One common misconception is that human trafficking only takes place in the Third World. Sadly, this isn’t true: Trafficking is common even in the United States. Our partner organization, Thistle Farms, operates in Tennessee, and the Polaris Project, a leading anti-trafficking organization, works primarily in the United States. Polaris Project’s site has a map that shows the number of calls to their hotline from each state.
The U.S. Department of State has done thorough research and evaluation about human trafficking in every country of the world. Each year, the results are published in the Trafficking in Persons Report. (Read about the 2011 report here.) The report ranks each country and gives detailed narratives of the weaknesses and risk factors of each country. It’s a great resource to find out how slavery manifests itself in each country and what’s being done to stop it.
How Does Human Trafficking Occur?
Traffickers use fraud, force, and coercion to entrap their victims. Each victim’s story is unique, but here are some common methods traffickers use to gain access to their victims and manipulate them:
- • the false promise of employment
• buying the daughters of impoverished families
• befriending runaway teens
• confiscating victims’ legal documents
• financial debt, often with exorbitant interest, dishonest bookkeeping, and a hold on multiple generations of a family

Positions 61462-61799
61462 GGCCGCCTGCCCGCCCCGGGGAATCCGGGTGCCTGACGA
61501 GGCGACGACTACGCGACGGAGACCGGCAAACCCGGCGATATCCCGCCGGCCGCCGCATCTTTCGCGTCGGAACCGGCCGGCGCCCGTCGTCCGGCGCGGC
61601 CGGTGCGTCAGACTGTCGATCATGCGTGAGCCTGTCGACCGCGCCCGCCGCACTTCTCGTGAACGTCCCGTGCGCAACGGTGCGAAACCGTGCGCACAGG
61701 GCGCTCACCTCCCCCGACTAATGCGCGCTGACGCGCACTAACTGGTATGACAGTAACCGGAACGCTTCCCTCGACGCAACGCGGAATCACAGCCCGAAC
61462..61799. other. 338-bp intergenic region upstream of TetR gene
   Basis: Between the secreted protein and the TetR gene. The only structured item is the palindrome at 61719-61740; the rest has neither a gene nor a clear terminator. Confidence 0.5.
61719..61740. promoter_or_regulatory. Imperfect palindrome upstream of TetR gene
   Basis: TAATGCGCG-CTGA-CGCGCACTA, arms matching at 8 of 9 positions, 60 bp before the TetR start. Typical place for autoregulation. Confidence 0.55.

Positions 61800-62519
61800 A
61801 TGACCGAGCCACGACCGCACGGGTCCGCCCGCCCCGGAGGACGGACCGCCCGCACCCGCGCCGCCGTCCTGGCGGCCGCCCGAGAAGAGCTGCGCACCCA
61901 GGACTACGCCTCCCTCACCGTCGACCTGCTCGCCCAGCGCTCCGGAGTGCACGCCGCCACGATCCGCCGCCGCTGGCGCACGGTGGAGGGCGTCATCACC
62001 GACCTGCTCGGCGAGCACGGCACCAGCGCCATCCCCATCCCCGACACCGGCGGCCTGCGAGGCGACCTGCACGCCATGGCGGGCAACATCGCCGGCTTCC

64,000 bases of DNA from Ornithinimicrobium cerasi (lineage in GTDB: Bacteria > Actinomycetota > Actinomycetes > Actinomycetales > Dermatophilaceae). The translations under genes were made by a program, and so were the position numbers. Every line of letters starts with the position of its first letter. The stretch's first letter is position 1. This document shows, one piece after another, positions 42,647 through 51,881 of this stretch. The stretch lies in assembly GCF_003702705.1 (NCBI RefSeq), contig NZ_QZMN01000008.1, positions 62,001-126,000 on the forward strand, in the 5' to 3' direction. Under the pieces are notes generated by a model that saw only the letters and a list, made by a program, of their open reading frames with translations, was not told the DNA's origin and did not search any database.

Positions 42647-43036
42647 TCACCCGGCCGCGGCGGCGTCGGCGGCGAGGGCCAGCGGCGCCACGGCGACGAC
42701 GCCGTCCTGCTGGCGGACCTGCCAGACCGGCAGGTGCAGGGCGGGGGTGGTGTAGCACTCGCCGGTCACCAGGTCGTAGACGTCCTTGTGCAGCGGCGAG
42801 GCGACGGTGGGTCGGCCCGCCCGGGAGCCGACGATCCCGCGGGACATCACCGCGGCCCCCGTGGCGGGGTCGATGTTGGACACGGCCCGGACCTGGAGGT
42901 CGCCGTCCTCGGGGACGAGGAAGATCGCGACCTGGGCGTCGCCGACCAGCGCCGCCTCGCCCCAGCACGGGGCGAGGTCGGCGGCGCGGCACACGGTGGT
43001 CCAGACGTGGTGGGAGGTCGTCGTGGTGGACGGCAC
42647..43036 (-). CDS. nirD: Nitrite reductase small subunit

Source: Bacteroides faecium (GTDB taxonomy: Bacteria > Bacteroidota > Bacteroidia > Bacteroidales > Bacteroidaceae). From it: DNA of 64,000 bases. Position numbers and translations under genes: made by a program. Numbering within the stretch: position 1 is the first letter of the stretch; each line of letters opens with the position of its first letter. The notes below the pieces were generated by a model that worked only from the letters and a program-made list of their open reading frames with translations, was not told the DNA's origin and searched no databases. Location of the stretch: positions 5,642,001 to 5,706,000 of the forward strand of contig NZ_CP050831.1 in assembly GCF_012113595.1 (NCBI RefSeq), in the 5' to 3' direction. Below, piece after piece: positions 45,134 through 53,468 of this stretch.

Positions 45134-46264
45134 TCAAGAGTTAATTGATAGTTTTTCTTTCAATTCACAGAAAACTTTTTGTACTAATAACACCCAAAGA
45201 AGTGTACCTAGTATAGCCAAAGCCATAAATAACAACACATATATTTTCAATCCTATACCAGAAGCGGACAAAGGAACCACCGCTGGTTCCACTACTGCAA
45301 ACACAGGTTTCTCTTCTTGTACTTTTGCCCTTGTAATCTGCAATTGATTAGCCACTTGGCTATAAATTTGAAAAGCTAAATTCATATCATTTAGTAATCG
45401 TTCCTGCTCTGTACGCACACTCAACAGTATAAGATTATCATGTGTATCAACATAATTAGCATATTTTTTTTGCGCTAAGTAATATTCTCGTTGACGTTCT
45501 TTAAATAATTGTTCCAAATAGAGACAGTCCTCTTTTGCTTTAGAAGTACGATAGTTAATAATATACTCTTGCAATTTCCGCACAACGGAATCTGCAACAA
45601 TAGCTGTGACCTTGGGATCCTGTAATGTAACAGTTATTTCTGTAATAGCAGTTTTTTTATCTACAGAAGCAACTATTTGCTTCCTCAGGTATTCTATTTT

• companionship and romance, which transforms in to force and coercion
These survivor stories highlight how people fall victim to trafficking. While it’s tough to read about exploitation, understanding the causes is a big step to ending the problem.
In Disposable People, Kevin Bales tells the story of one man working as a slave in a Pakistani brick kiln: His brother-in-law had left the kiln in search of better work, as a result this man was taken captive by the owner of the kiln where the brother-in-law had worked. “I had never been to this kiln before in my life and I had never worked there; I didn’t owe this man any money … The kiln owner just said that was tough, he was holding my brother and me as ransom against my brother-in-law’s debt. At the kiln they made me work and told me that if I tried to escape they would beat me or shoot me.”
Bales also describes how victims are entrapped in charcoal production in Brazil: Recruiters, called gatos (cats), come to the abundant slums in eastern cities to find workers for charcoal batterias in the west. “They offer to provide transport of Mato Grosso, good food on site, a regular salary, tools, and free trips home to see the family.” Once the men agree, they climb on the trucks and ride across the country, enjoying the generous free meals at restaurants that the gato provides. Then once they’ve been taken deep into the wilderness, the gato lets the men out in a forest camp surrounded by armed guards and says, “You each owe me a lot of money: there is the cost of the trip, and all that food you ate, and the money I gave you for your families—so don’t even think about leaving.”
The Trafficking in Person’s report includes several survivor stories including this one about Sabine who was trafficked as a domestic worker in France: “Sabine was 23 when her parents gave her to another family as partial payment for a used car. The family who took Sabine used her as a domestic slave for three years, making her look after their seven children and hiring her out to other men for sex. They burned her with an iron and cigarettes and beat her with iron bars and sticks, took her identity papers and claimed her unemployment benefits for themselves, and chained her up in a squalid shed at night to prevent her from escaping. They threw scraps of food on the ground for her to eat, treating her worse than an animal.”